In 2004 he became a teacher and senior associate of Integral Institute, working with Ken Wilber and others to distill ancient and modern body, spirit, and mind practices into a contemporary transformational lifestyle called Integral Life Practice. He later co-wrote a book on the subject and served as a senior ILP trainer and coach. He earned a Masters degree in Consciousness Studies from John F. Kennedy University. In his thesis, he analyzed how higher levels of awareness can be fostered by Integral coaching.
In 2007 he took his integral framework into international diplomacy, traveling to Iran as part of a U.S.-based civilian diplomacy delegation. He wrote about the experience, hoping to catalyze a more Integral dialogue oriented toward mutual understanding.
That same year, Terry began interviewing many of the world’s leading thinkers and teachers, to engage “our critical evolutionary moment, exploring the perspectives and practices that can cultivate a life of greater awareness, growth, freedom, vitality, service, and ultimately, love.” He made available his recordings of these conversations and wrote about the insights he gained. From 2009-2011, he was part of the faculty of the Integral Executive Leadership program at Notre Dame, and also taught at Columbia University, San Francisco State, and John F. Kennedy University. He traveled widely, speaking at conferences and connecting leaders and institutions. He defined his work as, “helping conscious individuals and organizations navigate the transitions, transformations, and revolutions of this accelerating time on Planet Earth.”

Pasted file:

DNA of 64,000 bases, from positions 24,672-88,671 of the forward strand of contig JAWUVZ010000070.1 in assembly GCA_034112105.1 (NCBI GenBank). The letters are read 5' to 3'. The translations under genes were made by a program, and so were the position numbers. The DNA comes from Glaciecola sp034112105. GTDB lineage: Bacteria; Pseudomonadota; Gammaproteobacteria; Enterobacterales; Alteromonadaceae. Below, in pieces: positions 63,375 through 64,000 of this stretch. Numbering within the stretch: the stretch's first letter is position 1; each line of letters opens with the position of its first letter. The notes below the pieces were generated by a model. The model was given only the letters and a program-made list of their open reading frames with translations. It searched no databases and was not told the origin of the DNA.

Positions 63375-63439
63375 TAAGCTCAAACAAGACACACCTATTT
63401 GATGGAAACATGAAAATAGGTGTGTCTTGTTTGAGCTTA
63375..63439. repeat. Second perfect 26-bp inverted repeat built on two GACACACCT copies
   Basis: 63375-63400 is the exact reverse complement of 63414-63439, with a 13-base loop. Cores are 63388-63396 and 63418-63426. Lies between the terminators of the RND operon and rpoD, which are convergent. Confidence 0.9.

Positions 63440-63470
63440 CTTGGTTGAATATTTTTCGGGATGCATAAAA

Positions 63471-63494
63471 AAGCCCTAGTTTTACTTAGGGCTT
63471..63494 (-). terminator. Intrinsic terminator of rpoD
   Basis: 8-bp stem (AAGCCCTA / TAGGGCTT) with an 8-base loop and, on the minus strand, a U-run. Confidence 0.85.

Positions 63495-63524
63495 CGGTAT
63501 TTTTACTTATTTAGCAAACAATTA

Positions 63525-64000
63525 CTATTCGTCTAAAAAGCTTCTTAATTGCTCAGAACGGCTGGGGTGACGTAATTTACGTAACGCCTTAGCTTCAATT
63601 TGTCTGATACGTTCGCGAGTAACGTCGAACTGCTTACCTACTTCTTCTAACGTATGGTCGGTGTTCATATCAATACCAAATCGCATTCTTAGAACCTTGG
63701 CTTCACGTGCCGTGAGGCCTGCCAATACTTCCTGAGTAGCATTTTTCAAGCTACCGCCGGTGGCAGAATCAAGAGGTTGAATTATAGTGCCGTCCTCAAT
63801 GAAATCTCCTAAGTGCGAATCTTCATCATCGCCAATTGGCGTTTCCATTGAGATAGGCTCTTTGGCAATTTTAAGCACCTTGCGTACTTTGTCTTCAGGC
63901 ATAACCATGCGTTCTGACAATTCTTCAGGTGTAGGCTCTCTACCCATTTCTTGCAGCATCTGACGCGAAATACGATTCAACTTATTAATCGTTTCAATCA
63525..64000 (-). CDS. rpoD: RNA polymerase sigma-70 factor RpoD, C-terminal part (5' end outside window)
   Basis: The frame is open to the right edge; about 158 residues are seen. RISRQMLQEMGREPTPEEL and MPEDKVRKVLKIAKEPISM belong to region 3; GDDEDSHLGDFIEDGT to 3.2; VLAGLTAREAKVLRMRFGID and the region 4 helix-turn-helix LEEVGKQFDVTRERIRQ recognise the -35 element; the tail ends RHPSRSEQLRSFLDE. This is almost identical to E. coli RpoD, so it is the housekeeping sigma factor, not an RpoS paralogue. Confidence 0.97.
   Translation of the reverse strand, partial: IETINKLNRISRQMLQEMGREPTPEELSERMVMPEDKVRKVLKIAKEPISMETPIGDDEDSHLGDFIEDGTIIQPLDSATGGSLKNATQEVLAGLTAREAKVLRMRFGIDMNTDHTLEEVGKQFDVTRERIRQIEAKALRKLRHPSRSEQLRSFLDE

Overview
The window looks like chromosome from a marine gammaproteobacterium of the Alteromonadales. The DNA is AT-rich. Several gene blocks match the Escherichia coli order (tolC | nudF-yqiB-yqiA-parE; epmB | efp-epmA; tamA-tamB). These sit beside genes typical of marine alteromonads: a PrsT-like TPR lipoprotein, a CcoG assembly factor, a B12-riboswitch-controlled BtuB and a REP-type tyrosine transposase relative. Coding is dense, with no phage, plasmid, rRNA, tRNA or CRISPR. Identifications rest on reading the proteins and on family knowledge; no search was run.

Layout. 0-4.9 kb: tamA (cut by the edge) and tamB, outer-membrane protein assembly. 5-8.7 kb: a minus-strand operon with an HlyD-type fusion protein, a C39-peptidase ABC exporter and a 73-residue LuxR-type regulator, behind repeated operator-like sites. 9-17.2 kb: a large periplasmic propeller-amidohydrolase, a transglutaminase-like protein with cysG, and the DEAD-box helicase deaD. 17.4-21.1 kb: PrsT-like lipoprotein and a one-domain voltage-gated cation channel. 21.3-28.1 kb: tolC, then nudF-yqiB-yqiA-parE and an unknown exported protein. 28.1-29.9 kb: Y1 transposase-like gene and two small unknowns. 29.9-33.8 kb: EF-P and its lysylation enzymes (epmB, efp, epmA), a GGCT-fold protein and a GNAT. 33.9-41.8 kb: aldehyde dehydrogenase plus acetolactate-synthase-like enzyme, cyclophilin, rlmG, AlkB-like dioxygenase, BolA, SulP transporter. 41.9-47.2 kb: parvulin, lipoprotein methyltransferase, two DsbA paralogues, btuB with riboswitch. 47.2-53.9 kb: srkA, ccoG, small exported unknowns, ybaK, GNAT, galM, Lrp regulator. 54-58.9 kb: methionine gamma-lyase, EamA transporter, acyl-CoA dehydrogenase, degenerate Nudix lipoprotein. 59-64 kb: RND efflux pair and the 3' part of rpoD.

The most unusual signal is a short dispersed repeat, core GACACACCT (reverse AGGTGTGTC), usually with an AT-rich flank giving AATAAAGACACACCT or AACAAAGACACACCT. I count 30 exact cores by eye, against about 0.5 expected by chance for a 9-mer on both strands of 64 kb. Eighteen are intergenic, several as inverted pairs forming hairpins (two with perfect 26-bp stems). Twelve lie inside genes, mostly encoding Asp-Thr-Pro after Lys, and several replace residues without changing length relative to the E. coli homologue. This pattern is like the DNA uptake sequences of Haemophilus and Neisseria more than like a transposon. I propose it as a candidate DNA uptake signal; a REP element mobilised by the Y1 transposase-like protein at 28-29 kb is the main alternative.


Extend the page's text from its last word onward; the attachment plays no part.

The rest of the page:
His interest in multiple fields—from the economy and business to sustainability and the climate crisis, from spirituality and interpersonal relationships to national politics and international relations—and his deeply penetrating conversations with experts in all of these fields led him to a growing awareness of the multiple and interconnected dilemmas of our times and the catastrophic consequences to which they can lead. This led him into some “dark nights” of despair and deep self-examination. Out of this came his 2018 book A New Republic of the Heart: An Ethos for Revolutionaries—A Guide to Inner Work for Holistic Change. His book was an attempt, first of all, to wake readers up—and society at large—from the “consensus trance” of our culture and from our denial of the fact that we are facing an immense existential threat to all life on earth. Outlining our dilemma was only the opening of the book. Then he wrote of how the pressures of our time are creating an evolutionary opportunity—and necessity—for humanity and of the need for “whole systems change.” This requires both inner and outer transformation, which are interdependent and equally essential to address the causes, complexity, and consequences of the problems we face.